Accessibility links

Tajikistan: RFE/RL's Tajik Service -- Draft Bill Sparks Fears Of Religious Meddling --> (RFE/RL) DUSHANBE, August 2, 2007 (RFE/RL) -- The Tajik government has introduced a bill to parliament that is aimed at limiting the activities of religious minorities.

Under the draft law, only Tajik nationals would be allowed to register or lead religious organizations. The bill also requires a minimum number of registered followers in each district and town.

Representatives of 22 minority religious groups have sent a joint letter of concern to Tajikistan's president, parliament, and State Religious Affairs Committee. The signatories say they fear that approval and implementation of the bill would restrict their religious freedom.

Proposed Bill

The draft would require those seeking to establish a religious organization or build a church or other religious facility to first present authorities with adequate lists of members.

The proposed bill requires at least 400 registered members in districts, 800 in cities, and 1,200 in the capital, Dushanbe, in order to be recognized as a religious organization. Members must disclose personal details that include their identity and sources of income.

Under current Tajik law, minority religious groups need just 10 registered members to allow recognition on a national level.

The bill also would prevent small or unsanctioned religious gatherings or events. Such meetings or ceremonies could only be conducted with at least 200 participants and in coordination with local authorities.

Minority Religions

According to 2003 estimates, 85 percent of Tajikistan's population comprises Sunni Muslims, 5 percent Shi'a Muslims, and the remaining 10 percent profess other religious beliefs.

Reliable figures are difficult to find regarding non-Muslim populations. There are Catholics, Protestants, Jews, Zoroastrians, Bahais, and Buddhists in Tajikistan, but in many areas those groups might not total the minimum requirement of 400 members.

Tajik authorities have neither prohibited nor prevented on any broad scale religious practices of any religion. A Christian resident of Dushanbe tells RFE/RL's Tajik Service that since Tajikistan declared independence from the Soviet Union in 1991, she has never been prevented from attending church or practicing her religion.

Reactions To Draft

Several international and local organizations have condemned the draft law, expressing their concern over government interference in religious practices.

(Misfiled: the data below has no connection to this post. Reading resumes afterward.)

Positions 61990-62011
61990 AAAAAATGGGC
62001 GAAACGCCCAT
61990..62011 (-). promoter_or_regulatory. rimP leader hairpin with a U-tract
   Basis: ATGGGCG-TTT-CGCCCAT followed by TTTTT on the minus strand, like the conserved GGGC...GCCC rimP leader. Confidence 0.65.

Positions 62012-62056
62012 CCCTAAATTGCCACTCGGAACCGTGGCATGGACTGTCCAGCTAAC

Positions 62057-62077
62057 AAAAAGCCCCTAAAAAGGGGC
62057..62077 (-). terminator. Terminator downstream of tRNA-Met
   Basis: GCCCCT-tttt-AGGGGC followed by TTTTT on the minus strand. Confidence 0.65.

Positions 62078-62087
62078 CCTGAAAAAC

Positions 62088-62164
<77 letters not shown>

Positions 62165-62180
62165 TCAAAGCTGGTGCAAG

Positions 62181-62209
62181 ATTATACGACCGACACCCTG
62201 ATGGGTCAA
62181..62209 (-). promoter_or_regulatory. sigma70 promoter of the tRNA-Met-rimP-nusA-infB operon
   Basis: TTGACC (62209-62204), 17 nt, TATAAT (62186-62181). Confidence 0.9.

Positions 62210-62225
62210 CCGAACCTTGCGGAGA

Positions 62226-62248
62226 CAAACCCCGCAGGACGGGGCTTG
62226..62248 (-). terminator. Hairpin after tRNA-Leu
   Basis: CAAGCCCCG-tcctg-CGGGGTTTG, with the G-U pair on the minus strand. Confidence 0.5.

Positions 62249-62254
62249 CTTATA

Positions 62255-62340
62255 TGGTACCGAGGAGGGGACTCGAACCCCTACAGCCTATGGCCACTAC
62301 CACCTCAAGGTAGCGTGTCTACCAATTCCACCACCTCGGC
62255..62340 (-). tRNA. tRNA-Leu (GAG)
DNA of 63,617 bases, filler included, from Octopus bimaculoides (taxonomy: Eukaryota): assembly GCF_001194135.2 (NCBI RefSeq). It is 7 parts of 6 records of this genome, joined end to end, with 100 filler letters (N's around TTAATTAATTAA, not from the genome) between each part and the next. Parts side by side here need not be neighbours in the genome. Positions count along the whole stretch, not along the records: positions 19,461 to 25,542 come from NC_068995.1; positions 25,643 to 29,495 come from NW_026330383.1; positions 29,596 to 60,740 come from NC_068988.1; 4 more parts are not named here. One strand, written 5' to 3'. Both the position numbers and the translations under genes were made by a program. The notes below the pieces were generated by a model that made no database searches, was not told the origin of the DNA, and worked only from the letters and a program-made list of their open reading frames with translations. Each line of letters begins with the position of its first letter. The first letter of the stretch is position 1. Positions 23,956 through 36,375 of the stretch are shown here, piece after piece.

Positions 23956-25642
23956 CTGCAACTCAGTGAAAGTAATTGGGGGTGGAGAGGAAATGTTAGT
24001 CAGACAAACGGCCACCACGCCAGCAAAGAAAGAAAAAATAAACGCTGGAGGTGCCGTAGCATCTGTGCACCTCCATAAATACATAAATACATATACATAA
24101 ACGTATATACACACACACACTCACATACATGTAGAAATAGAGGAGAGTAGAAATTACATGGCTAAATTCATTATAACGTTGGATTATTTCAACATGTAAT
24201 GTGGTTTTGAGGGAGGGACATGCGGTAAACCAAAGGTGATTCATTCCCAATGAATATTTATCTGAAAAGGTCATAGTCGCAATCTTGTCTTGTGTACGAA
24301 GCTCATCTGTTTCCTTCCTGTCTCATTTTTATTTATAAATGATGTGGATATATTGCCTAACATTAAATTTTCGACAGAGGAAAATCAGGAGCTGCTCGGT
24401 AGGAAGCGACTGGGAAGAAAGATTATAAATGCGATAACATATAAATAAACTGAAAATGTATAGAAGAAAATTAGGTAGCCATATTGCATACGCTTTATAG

Payam Foroughi, an official with the OSCE in Dushanbe, tells RFE/RL's Tajik Service that the bill would create problems for religious minorities. He says OSCE member Tajikistan has signed on to that multilateral organization's commitments on human rights, freedom of speech and opinion, and the rights of ethnic and religious minorities.

Abdulloh Hakim, a Dushanbe-based expert in religious matters, says if this draft becomes law, it will jeopardize Tajikistan's hard-earned reputation for separating state and religion.

According to some experts and scholars, the current wording of the draft law could theoretically be used to prevent Tajikistan's overwhelmingly Muslim population from practicing its religion.

The nongovernmental Council of the Tajik Islamic Center has also criticized the bill and claimed that some articles contravene the Tajik Constitution. The council has argued that some articles limit freedom of belief and need to be modified or omitted from proposed law.

Ziabeddin Nabatov, a leading member of the Tajik Islamic Center, tells RFE/RL that imposing quotas on the formation of religious organizations will create tension among religious minorities. He says he supports some limits on the activities of non-Muslim religious groups in Tajikistan, however, saying such organizations might exploit the economic needs of poor Muslims in Tajikistan to convert them to their religions.

Michael Abdulrahmonov, an official with Dushanbe's main synagogue, expresses deep concern. He tells RFE/RL that if Tajik lawmakers approve the draft in its current state, religious associations like his synagogue and Christian churches might cease to operate. Abdulrahmonov says that his synagogue has just 350 members.

He argues that existing legislation is sufficiently pluralistic and doesn't prevent any religious organization's activities. But Abdulrahmonov claims that the new draft law disregards the rights of religious minorities. He cautions against requiring personal data on members, such as addresses and affiliations. Abdulrahmonov says the bill has caused concern and fear within Tajikistan's Jewish community.

Tajik experts and intellectuals is interference of the government in religious affairs. Abdulloh Hakim, a Dushanbe based expert in religious matters, says if this draft becomes law, it will jeopardize Tajikistan's good reputation on separation of religion and state.

The Tajik parliament is expected to debate the proposed bill soon.

Islam And Politics In Central Asia
The Khodji Mashrab Mosque in Dushanbe (TASS file photo)

ACTIVISTS AND AUTOCRATS: Eric McGlinchey, assistant professor of government and politics at George Mason University, told an RFE/RL briefing that Islam-centered political movements present the most coherent challenge to autocratic governments in Central Asia.


Listen to the entire briefing (about 60 minutes):
Real Audio Windows Media


Central Asian Security Services Take On Religious Dissent

Family, Followers Reject 'Terrorist' Claims Against Slain Cleric

Hizb Ut-Tahrir’s Calls For Islamic State Find Support

Imam Extends Welcome To Hizb Ut-Tahrir

A thematic webpage devoted to issues of religious tolerance in RFE/RL's broadcast region and around the globe.